Despite Taylor being absolutely innocent and being slain while unarmed in her own home, and despite her boyfriend, Kenneth Walker being deemed justifiable in firing at the cops during the raid, not a single officer was held accountable for her killing for two years, until now.

As we reported at the time, Hankison and other cops shot more than twenty bullets at Taylor and her boyfriend during a failed narcotics raid that night.

Breonna's boyfriend, who was first accused of murder, said that Taylor did not pass away after being shot. Instead, she battled to regain her breath, desperately needing the assistance that the cops refused to provide despite Walker's pleading.

"(Police are) hollering, 'Come out!' while I'm on the phone with her" (mom). As reported by USA Today, Walker said in a taped police interview three hours after the shooting, "I'm still hollering 'help' because she's coughing over here, and I'm just freaking out."

The dispatch records suggest that no attempt was made to save Breonna's life that night, and she lay in her hallway for nearly 20 minutes after being fatally shot.

"Multiple rounds of gunfire hit Breonna, who was unarmed and in her hallway." In a new complaint filed on behalf of Taylor's family, lawyers Sam Aguiar and Lonita Baker noted, "She was not murdered instantly." She survived for an additional five to six minutes before dying of her injuries on the floor of her residence.

Officers used their resources to place a tourniquet on Sgt. Jonathan Mattingly's leg after he was shot by Walker, who mistook him for an intruder. Instead of assisting the EMT who had just been pierced, they tended to Sgt. Mattingly.

Given that the department declined to investigate or prosecute the officers implicated in Taylor's death, it is probable that these officers believed they had gotten away with it. Not any longer.

Cop Sexually Assaults Man with Anal Cavity in Public Search for Non-Existent Pharmaceuticals

In the apparent country of liberty, you are not free to do as you choose with your body. From mandated vaccines to abortions after rape, the state will stop at nothing in its terrifying quest to control the single thing you have complete control over. As the vaccine and abortion debates boil on, another equally horrific infringement of bodily autonomy proceeds virtually unimpeded in the background, all owing to the war on drugs.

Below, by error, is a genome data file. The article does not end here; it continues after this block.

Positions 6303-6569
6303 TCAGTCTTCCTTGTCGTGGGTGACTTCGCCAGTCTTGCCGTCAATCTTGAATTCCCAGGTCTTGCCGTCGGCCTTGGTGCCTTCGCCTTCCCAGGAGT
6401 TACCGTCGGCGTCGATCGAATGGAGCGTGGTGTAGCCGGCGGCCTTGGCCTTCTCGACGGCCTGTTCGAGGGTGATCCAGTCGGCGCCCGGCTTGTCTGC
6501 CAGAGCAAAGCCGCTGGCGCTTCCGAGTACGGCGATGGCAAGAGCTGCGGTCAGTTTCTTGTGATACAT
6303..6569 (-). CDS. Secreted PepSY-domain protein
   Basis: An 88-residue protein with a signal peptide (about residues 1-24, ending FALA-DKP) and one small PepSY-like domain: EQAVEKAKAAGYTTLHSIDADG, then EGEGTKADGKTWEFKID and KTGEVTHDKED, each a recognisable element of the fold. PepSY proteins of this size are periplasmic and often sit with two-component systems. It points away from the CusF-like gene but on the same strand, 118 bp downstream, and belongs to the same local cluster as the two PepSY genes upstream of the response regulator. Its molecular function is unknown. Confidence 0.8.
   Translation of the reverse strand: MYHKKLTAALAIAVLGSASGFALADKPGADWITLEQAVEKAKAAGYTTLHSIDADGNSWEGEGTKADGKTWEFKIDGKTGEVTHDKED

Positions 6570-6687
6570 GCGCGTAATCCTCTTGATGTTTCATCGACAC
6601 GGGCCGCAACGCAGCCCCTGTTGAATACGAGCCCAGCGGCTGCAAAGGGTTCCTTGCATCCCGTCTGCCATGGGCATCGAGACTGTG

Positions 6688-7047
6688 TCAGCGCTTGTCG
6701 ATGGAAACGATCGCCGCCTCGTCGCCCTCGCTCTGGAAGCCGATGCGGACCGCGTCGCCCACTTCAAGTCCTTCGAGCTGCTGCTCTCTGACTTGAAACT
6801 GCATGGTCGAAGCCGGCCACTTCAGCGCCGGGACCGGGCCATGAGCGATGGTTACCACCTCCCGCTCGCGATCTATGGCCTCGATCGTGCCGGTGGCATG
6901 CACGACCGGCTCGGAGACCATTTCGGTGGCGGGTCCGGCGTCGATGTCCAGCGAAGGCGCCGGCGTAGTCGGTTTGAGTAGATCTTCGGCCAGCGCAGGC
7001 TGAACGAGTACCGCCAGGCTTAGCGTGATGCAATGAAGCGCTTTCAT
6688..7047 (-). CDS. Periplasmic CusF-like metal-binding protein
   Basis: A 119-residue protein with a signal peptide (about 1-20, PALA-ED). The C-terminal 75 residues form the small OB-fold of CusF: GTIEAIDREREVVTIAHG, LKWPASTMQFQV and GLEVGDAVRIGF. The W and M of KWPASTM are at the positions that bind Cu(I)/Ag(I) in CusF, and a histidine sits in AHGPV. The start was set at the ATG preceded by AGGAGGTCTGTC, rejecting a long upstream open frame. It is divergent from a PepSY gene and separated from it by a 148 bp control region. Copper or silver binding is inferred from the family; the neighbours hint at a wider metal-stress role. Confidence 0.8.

Insidious is the state's practice of kidnapping and imprisoning individuals for using drugs considered unlawful by the ruling class. However, when representatives of that state strive to physically violate an individual's body in a greedy and sexual way—in quest of these drugs—it is not only deceptive but it may be deemed a crime against humanity.

Sadly, many who continue to conduct this fruitless war on drugs do not share this view. As the following example demonstrates, order followers have no trouble maintaining this practice of state-sanctioned highway rape in order to get drugs that their leaders have instructed them to be unlawful.

This week, a camera from Lynchburg, Virginia, showed this reprehensible and exploitative conduct. The footage is part of a lawsuit against the Lynchburg police department for the actual roadside rape of a man by a police officer searching for illicit drugs.

In the footage, an unidentified cop is seen searching a restrained man's trousers for nonexistent items. In the tape, the guy recording can be heard stating, "They searched for him but found nothing." They harmed him. He put his fingers up his buttocks but could not locate any dung.

According to the complaint and the victim, this is precisely what transpired that day, and it occurred in broad daylight as horrified witnesses looked on in terror.

"He has gloves on." "He slips his hand down the front of my trousers, feels between my crotch and testicles, and all of that," the lawsuit's unidentified plaintiff told ABC13. "He reaches inside the back of my jeans, places his palm on my rectum, and swiping upward, I felt a stinging agony."

He added, "It's really embarrassing for a mature guy to admit that another man inserted his finger in his rectum."

Certainly, and that is why he has filed a lawsuit.

"My client said that he was being raped and begged his attacker to stop." The officer kept speaking. In an interview, Cam Warren, the victim's attorney, said, "He discovered nothing."

The fact that another victim has come forward stating that he was subjected to a similar act of sexual assault by this officer is indicative of a pattern of abuse. In fact, the first victim claims to know at least fifteen more victims of this officer's sexual assault.

"He searched me once at first." "He undid my belt, stroked my thighs, and then returned to my buttocks," the second victim said in an interview. "It made me feel uneasy." I never imagined you could do such a thing to people. "

Nevertheless, if you're the Lynchburg police department, you can and will get away with it.

According to ABC 13, neither victim received a single drug charge, their sexual assaults were in vain, and the participating cop is still on active duty.